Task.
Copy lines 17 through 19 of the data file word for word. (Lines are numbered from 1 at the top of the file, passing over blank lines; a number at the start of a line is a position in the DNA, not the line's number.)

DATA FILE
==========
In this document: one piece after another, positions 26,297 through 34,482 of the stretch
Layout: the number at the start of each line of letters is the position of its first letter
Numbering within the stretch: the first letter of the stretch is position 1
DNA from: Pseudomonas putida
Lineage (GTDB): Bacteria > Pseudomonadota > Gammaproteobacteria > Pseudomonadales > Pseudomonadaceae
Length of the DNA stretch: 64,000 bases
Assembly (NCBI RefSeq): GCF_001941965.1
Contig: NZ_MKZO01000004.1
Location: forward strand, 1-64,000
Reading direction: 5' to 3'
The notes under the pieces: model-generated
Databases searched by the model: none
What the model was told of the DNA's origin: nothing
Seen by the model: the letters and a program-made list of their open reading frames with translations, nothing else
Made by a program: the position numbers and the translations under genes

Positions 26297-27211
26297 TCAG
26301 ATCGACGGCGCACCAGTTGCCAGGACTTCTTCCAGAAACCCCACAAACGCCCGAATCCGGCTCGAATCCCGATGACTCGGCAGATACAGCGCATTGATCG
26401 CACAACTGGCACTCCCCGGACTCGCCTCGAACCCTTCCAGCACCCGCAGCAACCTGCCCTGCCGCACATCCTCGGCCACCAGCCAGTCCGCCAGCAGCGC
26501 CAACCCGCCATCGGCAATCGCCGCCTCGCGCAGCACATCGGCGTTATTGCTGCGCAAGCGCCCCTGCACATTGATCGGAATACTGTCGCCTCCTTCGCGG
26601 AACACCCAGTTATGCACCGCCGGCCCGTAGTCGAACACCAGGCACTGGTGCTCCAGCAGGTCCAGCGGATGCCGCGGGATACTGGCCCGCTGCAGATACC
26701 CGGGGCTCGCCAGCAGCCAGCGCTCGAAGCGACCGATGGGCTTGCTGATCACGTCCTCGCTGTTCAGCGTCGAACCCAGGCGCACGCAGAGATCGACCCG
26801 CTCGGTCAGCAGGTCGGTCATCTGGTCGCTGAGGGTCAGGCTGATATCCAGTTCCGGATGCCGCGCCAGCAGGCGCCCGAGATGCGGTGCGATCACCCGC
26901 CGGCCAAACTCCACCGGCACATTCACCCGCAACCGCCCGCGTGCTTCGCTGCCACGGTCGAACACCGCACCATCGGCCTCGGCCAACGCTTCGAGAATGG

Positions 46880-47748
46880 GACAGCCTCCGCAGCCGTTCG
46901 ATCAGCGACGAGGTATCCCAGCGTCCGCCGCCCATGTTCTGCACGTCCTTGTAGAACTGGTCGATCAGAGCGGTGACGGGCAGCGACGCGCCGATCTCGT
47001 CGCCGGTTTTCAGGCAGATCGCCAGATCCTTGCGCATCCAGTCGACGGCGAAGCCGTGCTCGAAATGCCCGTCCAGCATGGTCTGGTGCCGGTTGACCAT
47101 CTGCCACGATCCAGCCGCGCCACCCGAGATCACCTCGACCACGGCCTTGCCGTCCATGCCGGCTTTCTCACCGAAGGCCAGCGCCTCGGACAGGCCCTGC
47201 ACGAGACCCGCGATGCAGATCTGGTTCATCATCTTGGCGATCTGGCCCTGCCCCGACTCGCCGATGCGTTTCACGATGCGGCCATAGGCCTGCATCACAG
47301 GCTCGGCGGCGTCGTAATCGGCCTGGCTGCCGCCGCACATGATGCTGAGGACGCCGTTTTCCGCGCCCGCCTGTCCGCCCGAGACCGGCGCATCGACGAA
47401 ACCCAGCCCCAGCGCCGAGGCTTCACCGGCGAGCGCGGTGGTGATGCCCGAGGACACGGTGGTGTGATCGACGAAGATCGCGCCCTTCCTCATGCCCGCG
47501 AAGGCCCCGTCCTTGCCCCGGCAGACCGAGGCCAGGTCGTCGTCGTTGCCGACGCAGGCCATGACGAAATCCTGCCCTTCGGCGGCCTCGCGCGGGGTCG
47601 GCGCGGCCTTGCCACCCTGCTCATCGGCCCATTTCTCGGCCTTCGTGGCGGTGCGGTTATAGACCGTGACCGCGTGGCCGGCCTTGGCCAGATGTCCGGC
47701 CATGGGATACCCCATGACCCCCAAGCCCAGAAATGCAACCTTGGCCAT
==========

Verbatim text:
26297 TCAG
26301 ATCGACGGCGCACCAGTTGCCAGGACTTCTTCCAGAAACCCCACAAACGCCCGAATCCGGCTCGAATCCCGATGACTCGGCAGATACAGCGCATTGATCG
26401 CACAACTGGCACTCCCCGGACTCGCCTCGAACCCTTCCAGCACCCGCAGCAACCTGCCCTGCCGCACATCCTCGGCCACCAGCCAGTCCGCCAGCAGCGC